When it’s time to spawn, salmon have an uncanny ability to swim from the middle of the Pacific Ocean in almost a straight line directly back to the mouth of the river where they were spawned and make their way upstream.
The mystery of this unflappable internal GPS system has fascinated ichthyologists for centuries.
But now there may be an answer: The fish have tiny magnets in their flesh that allow them to use the Earth’s magnetic field as both a map and a compass, according to new research unveiled last month.
For California, the findings could have positive ramifications for the state’s struggling commercial and recreational salmon fishing industry. In recent years, state and federal officials have relied more and more on fish raised in hatcheries that are hauled downriver via boat or in a truck. The hauling somehow throws salmon GPS systems out of whack.
Researchers have for years suspected that salmon are like other animals such as rodents, bats, birds, sea turtles and lobsters that rely on the crystals of magnetite — a naturally magnetic mineral — in their bodies to find their way around the globe on their migrations.
To test the hypothesis, researchers at the University of North Carolina, Chapel Hill, Oregon State University and a private firm, LGL Ecological Research Associates, used an elaborate electrified coil system to subject juvenile Chinook salmon to magnetic pulses known to reverse the polarity of magnetic particles.
These same pulses have been shown to affect magnetic orientation behavior in other migratory animals.
Testing magnets in salmon flesh
The researchers divided the small salmon they wanted to study into groups.
The control group wasn’t subjected to any pulse; the second was subjected to a typical magnetic field; and the third group was pulsed with a magnetic field whose properties had been tweaked, which the researchers suspected would alter their swimming course.
When placed in the water, the control group and the one pulsed with the regular field oriented in the tank almost identically. But the fish hit with the altered magnetic pulse swam on the same path, while the control group fish zipped around the tank seemingly at random.
While more study needs to be done to confirm the findings, the research appears to prove the theory that the “magnetoreceptors” in salmon play a critical role in their migration.
“We demonstrated from the time they hatched, they can detect the magnetic field and they can respond to it,” said David Noakes, a professor at Oregon State, the director of the Oregon Hatchery Research Center and one of the researchers involved in the study.
Noakes said it’s likely that when a juvenile fish reaches saltwater, it essentially locks in the latitude and longitude of the river mouth, knowing it will need to come back to those coordinates — almost like “dropping a pin” on a smartphone’s GPS mapping program.
Finding their way back home in the vastness of the Pacific is a pretty remarkable feat, given the fish make just one return trip in their life cycle. Salmon die after they spawn. So unlike nature’s other migrants, the fish don’t learn the journey from their parents, he said.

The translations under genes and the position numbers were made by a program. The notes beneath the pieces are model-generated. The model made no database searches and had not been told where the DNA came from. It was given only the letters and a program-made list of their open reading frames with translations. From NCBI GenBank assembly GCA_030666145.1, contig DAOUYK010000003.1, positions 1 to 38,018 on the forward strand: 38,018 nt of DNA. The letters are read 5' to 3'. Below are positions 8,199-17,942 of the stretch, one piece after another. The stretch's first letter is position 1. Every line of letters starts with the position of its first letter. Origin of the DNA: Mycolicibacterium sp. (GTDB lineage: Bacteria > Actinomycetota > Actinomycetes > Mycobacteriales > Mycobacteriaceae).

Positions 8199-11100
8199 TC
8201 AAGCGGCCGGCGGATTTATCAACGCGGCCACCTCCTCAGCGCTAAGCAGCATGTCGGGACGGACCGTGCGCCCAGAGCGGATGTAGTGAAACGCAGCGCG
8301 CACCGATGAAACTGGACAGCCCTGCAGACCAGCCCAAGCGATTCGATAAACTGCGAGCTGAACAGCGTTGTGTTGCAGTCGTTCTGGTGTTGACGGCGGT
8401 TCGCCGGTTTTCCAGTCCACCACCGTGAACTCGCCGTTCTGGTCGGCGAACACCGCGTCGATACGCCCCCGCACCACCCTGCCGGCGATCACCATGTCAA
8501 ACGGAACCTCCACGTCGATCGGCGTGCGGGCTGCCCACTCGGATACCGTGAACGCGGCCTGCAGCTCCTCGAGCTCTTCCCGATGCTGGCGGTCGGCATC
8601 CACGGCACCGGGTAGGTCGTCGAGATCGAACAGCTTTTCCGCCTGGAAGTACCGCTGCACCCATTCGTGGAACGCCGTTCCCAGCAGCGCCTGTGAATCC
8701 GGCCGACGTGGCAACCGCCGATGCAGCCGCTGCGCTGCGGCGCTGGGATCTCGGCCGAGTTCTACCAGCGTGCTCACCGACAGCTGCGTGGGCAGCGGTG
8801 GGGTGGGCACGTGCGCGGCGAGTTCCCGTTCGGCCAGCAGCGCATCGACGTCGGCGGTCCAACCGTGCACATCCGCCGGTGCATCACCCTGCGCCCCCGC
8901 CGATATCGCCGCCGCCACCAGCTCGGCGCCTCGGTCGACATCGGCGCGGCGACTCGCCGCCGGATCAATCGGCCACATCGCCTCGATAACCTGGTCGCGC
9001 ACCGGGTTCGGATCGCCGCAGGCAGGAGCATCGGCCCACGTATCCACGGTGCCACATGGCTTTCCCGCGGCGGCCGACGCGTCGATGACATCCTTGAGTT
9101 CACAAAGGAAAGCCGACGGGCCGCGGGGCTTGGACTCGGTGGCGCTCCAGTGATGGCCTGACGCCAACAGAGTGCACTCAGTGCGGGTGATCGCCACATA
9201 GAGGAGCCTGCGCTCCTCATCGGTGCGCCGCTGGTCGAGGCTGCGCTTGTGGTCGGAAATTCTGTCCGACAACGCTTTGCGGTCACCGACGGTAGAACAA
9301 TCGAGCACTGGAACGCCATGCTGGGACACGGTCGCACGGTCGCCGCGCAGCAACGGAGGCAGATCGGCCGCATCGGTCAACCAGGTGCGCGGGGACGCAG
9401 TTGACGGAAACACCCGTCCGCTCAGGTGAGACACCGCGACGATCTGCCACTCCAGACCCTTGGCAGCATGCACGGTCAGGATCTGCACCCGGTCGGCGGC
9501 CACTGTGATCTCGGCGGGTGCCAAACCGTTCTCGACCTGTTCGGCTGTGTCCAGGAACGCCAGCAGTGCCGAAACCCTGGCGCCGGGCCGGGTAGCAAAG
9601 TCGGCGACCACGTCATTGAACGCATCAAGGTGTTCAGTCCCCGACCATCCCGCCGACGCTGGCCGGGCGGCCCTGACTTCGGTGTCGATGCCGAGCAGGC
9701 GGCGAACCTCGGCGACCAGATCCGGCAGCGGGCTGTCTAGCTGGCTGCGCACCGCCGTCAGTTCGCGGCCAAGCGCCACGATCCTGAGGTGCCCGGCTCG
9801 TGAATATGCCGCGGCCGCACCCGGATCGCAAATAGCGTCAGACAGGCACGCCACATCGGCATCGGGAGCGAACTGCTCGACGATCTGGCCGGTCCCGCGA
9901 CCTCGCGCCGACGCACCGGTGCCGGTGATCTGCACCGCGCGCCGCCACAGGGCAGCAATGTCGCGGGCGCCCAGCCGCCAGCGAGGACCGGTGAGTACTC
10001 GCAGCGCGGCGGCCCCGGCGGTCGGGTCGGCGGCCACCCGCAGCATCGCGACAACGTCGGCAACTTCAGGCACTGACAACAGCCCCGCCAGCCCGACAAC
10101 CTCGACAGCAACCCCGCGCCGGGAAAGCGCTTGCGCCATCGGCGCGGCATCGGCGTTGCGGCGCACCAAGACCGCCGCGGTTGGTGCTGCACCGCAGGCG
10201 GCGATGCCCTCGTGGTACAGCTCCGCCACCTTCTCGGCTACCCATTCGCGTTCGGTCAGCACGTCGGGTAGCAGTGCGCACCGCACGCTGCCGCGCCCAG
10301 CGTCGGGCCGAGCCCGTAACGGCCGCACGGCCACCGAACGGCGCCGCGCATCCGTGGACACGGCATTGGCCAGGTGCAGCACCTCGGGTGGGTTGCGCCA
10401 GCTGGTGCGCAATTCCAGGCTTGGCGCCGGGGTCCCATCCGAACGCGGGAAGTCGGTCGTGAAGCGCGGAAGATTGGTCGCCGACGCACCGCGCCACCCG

But the salmon’s internal magnetic field sensors only take them so far, Noakes said.
Once the adult fish get to the river itself, they likely rely on the chemical composition of the water to find their way back to the very gravel beds in the tributary in which they hatched.
“(A salmon) goes through a special kind of learning when it’s incubating and just before it leaves the river,” Noakes said. “It pays very close attention to the chemical nature of the water it’s exposed to. The same way you remember your grandmother’s kitchen from the smell of baking bread and chocolate cookies and that kind of stuff.”
Studies are underway to confirm that theory, too, he said.
Helping trucked fish find their way
Aside from answering a question that has perplexed scientists for centuries, the hope is the research could have practical applications to aid the West Coast’s struggling fishing industry.
It’s become a common practice in the Pacific Northwest and in California to haul juvenile fish raised in hatcheries downstream in tanker trucks or in barges. Hauling has become increasingly popular in drought years when fish numbers plummet.
Under these hauling programs, hatchery managers take the fish closer to the mouth of the river, keeping them safe from predators. This gives them a better chance of survival and provides more fish for anglers to catch. Efforts also are underway to attempt to “trap and haul” endangered winter-run Chinook salmon to bring them back to their traditional spawning grounds, which were blocked when Shasta Dam was built in the 1930s and 40s.
The problem with hauling fish, Noakes said, is the salmon tend to lose their way back when they reach adulthood.
Noakes said it’s likely the salmon’s magnetic maps and compasses go haywire from the electromagnetic fields generated by the engines of the trucks and the barges.
The hope is maybe someday, the fish before they’re released could get pulsed with a magnetic field that could restore their internal GPS systems.
“That’s the next experiment we’re going to do,” he said.